Jake Barnes, an American journalist, is at the same time the narrator and protagonist of Hemingway’s The Sun Also Rises. Jake and Brett Ashley, the attractive and twice-divorced nouveau riche, are part of a group of Americans living comfortably off money from home in mid-1920´s Paris, Europe’s then en vogue social hub. Although life in Paris at that time clearly offers its share of delights for the well-to-do (plainly demonstrated by the expatriates´ carefree attitude and easygoing lifestyle), Europe still has not yet completely overcome the trauma of WWI, a watershed event that took a considerable toll not only in terms of human life lost on the battlefield but also in terms of its emotional aftermath.
As the novel’s time context holds the key to any serious interpretation of Sun ’s plot and message, it must be kept in mind. Cognizant of the fact that “[o]ne of the most persistent themes in the twenties was the death of love in World War I,” Hemingway uses The Sun Also Rises to describe the love and friendship relationships his American characters have both in their rather homogeneous group but also with the French and Spanish natives they come into contact with. It cannot surprise much that the quality of these relationships, and the conflicts that arise in them, are a direct reflection of the time the characters live in. Therefore, Sun has correctly been read as delivering a “thorough moral examination of its time.” According to Michael Reynolds, Sun can be read as “a sad story about smashed people whose lives [and emotional states] are largely beyond their own control.” It can only be attributed to Hemingway’s penchant for subtle irony when he, of all the characters in the novel, lets Georgette, the prostitute Jake picks up at the beginning of the novel, clairvoyantly notice “Everybody’s sick. I’m sick too” when Jake tells her to stop touching him when she tries to sexually arouse him.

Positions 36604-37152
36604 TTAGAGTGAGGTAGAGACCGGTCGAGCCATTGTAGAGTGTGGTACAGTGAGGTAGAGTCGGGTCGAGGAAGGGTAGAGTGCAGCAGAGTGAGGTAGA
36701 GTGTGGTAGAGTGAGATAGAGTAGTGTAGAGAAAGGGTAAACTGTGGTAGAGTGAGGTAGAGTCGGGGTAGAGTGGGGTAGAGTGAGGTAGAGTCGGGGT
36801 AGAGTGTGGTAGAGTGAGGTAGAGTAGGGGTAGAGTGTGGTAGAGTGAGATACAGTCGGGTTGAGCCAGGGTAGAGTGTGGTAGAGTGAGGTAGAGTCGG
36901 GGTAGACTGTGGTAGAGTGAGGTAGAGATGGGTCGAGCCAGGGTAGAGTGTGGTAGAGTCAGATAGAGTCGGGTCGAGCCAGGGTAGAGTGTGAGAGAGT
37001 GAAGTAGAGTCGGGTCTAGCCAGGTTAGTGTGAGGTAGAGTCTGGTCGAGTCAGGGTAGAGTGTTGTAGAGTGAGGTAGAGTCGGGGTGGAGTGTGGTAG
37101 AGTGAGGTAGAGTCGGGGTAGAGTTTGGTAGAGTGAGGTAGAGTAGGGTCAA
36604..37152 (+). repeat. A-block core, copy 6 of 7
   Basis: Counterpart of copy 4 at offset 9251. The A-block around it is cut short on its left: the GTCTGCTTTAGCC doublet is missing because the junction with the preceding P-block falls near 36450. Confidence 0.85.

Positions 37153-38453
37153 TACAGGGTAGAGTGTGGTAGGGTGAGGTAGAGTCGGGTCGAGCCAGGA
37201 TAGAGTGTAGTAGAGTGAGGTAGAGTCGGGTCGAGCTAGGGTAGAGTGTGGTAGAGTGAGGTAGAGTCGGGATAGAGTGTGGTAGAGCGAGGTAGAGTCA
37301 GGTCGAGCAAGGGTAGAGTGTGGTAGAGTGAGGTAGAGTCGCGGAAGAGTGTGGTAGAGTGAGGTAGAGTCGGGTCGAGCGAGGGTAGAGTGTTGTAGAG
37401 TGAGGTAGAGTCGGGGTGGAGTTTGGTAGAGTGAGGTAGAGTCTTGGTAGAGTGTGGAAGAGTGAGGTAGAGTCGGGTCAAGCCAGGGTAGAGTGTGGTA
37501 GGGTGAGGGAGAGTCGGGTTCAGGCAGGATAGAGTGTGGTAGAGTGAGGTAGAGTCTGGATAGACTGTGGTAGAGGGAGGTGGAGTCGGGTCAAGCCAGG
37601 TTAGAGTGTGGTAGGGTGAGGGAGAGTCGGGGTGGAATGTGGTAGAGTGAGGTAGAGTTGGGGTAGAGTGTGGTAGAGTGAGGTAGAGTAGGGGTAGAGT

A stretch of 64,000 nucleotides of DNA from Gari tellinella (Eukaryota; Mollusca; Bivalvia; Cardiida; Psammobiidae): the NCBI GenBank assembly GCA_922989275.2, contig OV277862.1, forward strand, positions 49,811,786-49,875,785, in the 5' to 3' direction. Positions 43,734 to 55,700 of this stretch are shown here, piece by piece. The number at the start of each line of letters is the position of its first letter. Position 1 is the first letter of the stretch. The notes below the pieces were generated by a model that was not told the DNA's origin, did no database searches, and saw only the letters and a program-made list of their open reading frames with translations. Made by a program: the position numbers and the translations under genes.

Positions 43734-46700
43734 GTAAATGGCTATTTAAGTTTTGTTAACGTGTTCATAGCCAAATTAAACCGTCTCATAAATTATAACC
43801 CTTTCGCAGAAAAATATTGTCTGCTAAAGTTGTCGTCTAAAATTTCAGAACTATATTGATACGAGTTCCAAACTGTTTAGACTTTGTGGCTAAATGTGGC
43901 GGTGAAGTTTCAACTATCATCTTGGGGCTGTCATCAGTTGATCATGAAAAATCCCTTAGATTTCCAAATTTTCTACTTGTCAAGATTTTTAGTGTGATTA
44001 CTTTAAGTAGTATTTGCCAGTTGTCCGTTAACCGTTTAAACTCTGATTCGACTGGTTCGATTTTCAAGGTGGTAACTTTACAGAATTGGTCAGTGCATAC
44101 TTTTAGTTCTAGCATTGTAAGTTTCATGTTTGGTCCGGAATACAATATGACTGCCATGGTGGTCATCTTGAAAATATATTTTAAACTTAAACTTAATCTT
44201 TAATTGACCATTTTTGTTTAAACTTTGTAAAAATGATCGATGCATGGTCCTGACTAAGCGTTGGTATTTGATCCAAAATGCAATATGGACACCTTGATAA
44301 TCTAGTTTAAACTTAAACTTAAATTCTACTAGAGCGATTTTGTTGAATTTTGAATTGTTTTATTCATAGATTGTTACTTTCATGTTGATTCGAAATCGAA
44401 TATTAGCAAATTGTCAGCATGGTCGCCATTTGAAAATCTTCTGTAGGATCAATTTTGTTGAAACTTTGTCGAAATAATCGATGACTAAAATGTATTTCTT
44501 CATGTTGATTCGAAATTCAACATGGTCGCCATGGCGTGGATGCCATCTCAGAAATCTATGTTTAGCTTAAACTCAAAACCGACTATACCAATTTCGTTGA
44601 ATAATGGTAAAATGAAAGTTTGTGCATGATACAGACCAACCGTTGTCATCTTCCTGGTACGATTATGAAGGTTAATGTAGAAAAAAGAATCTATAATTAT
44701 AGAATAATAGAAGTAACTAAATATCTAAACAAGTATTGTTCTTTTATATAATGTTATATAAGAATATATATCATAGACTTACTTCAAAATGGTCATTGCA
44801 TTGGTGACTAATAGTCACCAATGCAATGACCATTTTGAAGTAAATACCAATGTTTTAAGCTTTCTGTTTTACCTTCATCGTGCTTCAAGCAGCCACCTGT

Sibbie O´Sullivan, “Love and Friendship/ Man and Woman in The Sun Also Rises,” Arizona Quarterly (1988): 76. [all further references as: O´Sullivan, “Love and Friendship”]
 Earl Rovit, “On Psychic Retrenchment in Hemingway.” Hemingway. Essays of Reassessment. Ed. Frank Scafella (Oxford: Oxford UP, 1991), p. 181.
 Jackson J. Benson, Hemingway: The Writer’s Art of Self-Defense (Minneapolis: University of Minnesota Press, 1969) p. 40.
 Wolfgang E. H. Rudat, “Hemingway's The Sun Also Rises: Masculinity, Feminism, and Gender-Role Reversal,"American Imago 47 (1990): 62.
 Mark Spilka, “The Death of Love in The Sun Also Rises.” Twelve Original Essays on Great American Novels. Ed. Charles Shapiro (Detroit: Wayne State UP, 1958) p. 238. [all further references as: Spilka, “Death of Love”]
 Michael S. Reynolds, The Sun Also Rises. A Novel of the Twenties (Boston: Twayne Publishers, 1988) p. 64.
 ibid, p. 73.
 Hemingway, Sun, p. 13.